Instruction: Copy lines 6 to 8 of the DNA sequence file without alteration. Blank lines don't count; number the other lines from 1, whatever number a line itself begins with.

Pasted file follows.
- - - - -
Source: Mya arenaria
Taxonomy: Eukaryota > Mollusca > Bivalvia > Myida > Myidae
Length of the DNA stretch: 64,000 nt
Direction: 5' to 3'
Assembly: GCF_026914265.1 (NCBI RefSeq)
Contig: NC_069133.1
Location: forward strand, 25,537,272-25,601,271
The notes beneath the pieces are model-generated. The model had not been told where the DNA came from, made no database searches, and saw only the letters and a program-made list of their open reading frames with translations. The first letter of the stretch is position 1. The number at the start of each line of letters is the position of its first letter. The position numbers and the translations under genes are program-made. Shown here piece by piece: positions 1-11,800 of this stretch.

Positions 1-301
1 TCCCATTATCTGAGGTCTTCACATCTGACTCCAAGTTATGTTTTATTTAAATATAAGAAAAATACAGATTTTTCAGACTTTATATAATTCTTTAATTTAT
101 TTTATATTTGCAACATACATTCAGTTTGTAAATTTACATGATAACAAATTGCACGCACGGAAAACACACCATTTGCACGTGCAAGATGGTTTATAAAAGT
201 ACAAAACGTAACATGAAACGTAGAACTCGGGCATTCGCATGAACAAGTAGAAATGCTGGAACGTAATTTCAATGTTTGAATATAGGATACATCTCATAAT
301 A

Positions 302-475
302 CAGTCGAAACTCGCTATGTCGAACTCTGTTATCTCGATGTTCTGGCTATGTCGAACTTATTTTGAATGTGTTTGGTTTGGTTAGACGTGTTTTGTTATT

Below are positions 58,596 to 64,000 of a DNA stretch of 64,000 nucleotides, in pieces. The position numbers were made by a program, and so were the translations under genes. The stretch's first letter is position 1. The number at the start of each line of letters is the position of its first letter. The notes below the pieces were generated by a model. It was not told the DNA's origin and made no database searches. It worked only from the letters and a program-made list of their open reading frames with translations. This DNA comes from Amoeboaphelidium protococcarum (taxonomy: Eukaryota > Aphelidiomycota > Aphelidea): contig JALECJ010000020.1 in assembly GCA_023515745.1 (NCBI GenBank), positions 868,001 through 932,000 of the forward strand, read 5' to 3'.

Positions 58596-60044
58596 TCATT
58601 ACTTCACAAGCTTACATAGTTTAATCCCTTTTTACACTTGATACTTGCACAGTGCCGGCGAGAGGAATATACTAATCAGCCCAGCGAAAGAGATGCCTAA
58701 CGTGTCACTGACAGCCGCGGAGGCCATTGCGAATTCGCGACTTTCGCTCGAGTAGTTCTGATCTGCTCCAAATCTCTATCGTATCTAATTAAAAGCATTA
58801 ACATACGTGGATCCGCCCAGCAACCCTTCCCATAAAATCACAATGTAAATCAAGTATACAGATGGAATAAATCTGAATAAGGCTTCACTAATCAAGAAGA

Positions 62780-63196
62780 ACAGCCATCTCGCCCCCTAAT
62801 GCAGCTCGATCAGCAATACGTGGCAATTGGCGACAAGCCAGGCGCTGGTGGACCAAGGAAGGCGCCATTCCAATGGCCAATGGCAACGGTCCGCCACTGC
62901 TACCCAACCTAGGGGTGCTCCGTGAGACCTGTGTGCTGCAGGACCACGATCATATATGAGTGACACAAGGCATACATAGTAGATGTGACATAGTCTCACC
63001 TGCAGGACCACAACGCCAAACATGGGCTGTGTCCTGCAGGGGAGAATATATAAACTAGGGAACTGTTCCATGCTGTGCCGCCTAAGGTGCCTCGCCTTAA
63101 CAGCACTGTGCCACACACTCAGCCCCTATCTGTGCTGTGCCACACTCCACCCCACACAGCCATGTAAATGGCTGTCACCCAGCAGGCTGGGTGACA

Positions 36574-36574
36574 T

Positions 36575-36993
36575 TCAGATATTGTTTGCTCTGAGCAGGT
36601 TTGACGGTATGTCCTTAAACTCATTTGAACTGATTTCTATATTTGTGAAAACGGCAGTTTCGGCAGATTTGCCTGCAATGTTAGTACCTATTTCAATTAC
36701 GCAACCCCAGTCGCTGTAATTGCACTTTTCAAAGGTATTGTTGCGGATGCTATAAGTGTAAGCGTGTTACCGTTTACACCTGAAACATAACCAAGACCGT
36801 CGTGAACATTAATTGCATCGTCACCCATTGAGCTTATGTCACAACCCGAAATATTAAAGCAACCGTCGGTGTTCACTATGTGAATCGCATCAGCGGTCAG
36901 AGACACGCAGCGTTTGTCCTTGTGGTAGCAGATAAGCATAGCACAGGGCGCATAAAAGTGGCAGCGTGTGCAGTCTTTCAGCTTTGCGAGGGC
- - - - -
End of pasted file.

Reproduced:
Contig: NC_069133.1
Location: forward strand, 25,537,272-25,601,271
The notes beneath the pieces are model-generated. The model had not been told where the DNA came from, made no database searches, and saw only the letters and a program-made list of their open reading frames with translations. The first letter of the stretch is position 1. The number at the start of each line of letters is the position of its first letter. The position numbers and the translations under genes are program-made. Shown here piece by piece: positions 1-11,800 of this stretch.